On another issue regarding the case, I thought you might like to see two different interpretations of the same Supreme Court decision placed on the websites of the New Hampshire School Board Association and the Epping SAU #14 websites respectively. The following reflects these two differing interpretations of the same decision, depending on your personal agenda:
1. NH Supreme Court Rules on Epping School Board Case
On October 6, 2006, the New Hampshire Supreme Court issued an order in Epping Residents for Principled Government, Inc. v. Epping School Board. The issue was whether the Epping School Board used "unwarranted advocacy" in support of certain ballot issues and warrant articles, in violation of the Constitutional rights of certain taxpayers who held opposing viewpoints.
The New Hampshire Supreme Court upheld the School Board's actions. However, the order was not a clear-cut victory for New Hampshire school boards, as the order raises more questions than it resolved and does not provide definitive guidance for the difference between appropriate and inappropriate advocacy.
The Court's decision was based largely on procedural grounds, as opposed to being decided on the merits of the law. The Court ruled that the taxpayers did not properly preserve certain of their arguments for the Court to review. The Court may have been looking for a better case upon which to make some significant rulings.
It appears that some statements by a School Board are clearly acceptable, such as "we urge you to support the budget because we need it to fund our program" and "we need a new high school and ask you for your support". These kinds of "advocacy" appear to be tolerable, especially if they appear in the School District Annual Report. However, some Epping School Board practices were, in the Court's words, "troubling."
Specifically, the Court had reservations about the Board's direct attacks upon opponents of the budget or new school and using students as "mules" or couriers to send "political" messages home.
Because the decision was unclear, the legality of some board practices is still unsettled, such as using public money for mass mailings advocating a particular position. There probably would not be anything wrong with a mass mailing that conveys information on important issues, provided that it is consistent with the acceptable language. Also, it appears to be unlikely that the Board would be required to give dissenting viewpoints equal space and time in the School District Annual Report, or pay for an opposing mass mailing. Until the law is further clarified, NHSBA urges school boards to proceed with caution when "advocating" for particular political ballot issues and warrant articles. NHSBA Policy KDCA recommends that school districts do not use student as couriers for information that advocates a particular position on bond issues, political matters, labor relations issues or District budgets. NHSBA also recommends that any mass mailings contain purely "neutral" information related to the issue at hand, as opposed to including potentially coercive statements from the school board.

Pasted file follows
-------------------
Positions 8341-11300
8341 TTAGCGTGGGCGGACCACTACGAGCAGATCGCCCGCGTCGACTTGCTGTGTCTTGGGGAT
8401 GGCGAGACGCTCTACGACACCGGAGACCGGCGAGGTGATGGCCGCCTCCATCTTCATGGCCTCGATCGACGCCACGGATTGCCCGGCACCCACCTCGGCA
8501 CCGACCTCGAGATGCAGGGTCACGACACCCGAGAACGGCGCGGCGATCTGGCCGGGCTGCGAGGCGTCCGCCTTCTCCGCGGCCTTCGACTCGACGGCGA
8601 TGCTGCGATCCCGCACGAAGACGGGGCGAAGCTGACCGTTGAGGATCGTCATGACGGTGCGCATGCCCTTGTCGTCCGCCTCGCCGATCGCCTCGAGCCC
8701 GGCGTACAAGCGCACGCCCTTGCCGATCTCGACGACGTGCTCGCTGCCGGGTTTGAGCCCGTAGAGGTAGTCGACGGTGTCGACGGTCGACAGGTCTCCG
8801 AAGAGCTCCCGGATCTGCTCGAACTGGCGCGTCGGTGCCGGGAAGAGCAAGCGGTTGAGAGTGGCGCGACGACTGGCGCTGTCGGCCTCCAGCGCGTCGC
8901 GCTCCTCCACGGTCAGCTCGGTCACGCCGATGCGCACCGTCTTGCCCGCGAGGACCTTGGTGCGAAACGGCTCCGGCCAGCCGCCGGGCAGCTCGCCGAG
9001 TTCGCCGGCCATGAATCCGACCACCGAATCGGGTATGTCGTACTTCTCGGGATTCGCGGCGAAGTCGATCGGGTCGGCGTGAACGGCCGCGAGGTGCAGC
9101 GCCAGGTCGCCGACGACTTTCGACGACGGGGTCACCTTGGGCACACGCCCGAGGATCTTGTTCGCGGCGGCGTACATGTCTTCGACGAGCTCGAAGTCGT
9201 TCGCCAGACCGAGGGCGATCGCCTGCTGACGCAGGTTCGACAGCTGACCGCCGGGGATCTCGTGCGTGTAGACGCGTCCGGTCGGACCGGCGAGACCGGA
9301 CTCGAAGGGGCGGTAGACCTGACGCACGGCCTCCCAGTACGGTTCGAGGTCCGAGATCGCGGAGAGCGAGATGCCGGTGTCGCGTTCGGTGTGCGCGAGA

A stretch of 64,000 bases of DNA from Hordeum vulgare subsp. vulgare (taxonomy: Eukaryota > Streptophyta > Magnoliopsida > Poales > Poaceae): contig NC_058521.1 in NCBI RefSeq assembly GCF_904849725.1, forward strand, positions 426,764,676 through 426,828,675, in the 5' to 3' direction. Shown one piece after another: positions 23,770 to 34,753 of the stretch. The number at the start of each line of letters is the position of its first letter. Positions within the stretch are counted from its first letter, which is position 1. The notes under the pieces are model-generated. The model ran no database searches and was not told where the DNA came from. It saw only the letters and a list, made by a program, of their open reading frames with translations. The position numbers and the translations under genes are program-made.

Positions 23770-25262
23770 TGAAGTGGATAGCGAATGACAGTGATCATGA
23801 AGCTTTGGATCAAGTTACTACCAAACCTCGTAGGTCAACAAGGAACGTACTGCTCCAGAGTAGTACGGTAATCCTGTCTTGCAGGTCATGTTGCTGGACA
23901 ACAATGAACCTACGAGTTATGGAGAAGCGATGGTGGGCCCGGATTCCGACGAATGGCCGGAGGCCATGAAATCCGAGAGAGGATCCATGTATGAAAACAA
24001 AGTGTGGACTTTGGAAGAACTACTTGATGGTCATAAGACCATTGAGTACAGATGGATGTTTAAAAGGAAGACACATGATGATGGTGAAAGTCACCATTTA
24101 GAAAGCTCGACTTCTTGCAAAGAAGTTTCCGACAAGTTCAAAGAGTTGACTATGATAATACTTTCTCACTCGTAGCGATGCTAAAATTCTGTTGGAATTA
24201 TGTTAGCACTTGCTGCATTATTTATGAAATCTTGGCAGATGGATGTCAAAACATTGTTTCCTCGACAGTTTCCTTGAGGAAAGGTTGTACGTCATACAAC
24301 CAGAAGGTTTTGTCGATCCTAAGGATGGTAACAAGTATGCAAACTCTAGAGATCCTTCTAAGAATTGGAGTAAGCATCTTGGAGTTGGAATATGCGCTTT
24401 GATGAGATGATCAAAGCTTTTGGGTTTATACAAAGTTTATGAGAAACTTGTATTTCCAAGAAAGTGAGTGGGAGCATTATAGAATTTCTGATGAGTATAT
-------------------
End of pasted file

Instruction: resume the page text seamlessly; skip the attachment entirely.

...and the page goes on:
The New Hampshire School Board Association
2. NH Supreme Court Affirms Decision Of Superior Court In Erpg Vs Epping School Board
On October 6, 2006 the NH Supreme Court issued an order regarding the appeal of the Epping Residents for Principled Government, Inc. versus the Epping School Board. The Supreme Court affirmed the trial court's determination. In summary the Superior Court:
1. Denied ERPG's request to declare the school district annual report as unwarranted advocacy and an incorrect expenditure of public funds in violation of the State and Federal Constitutions.
2. Denied ERPG's request to enjoin all officials as to the unwarranted advocacy in the future and to contain a statement in the next two annual reports about the constitutional prohibition against using public monies for the purpose of advocacy.
3. Ruled that the statements made by public officials were made on behalf of public purpose, not private statements.
4. Ruled that the district did not inappropriately or excessively use public funds for the annual report.
5. Ruled that the district did not violate ERPG's rights under the First and Fourteenth Amendments of the Federal Constitution or the Equal Protection under the State Constitution (to have access for presenting an opposing view).
The Epping Superintendent, Barbara Munsey
Pick an interpretation that suits your agenda. Epping Superintendent Barbara Munsey did. It appears that at this point a little more clarification is in order. The Superior Court, as well as, the Supreme Court both refused to do the right thing and uphold the citizens’ rights. These rights are the law! Now, the Town wants you to anti up another $10,000 for their legal defense team, above and beyond what has already been spent. Say buddy, can you spare a dime? We are hopeful, with the filing of a Federal Complaint, the questions left un-answered by the New Hampshire state courts, will be definitively resolved and that you will vote not to allow the Town to spend more of your money on their legal defense.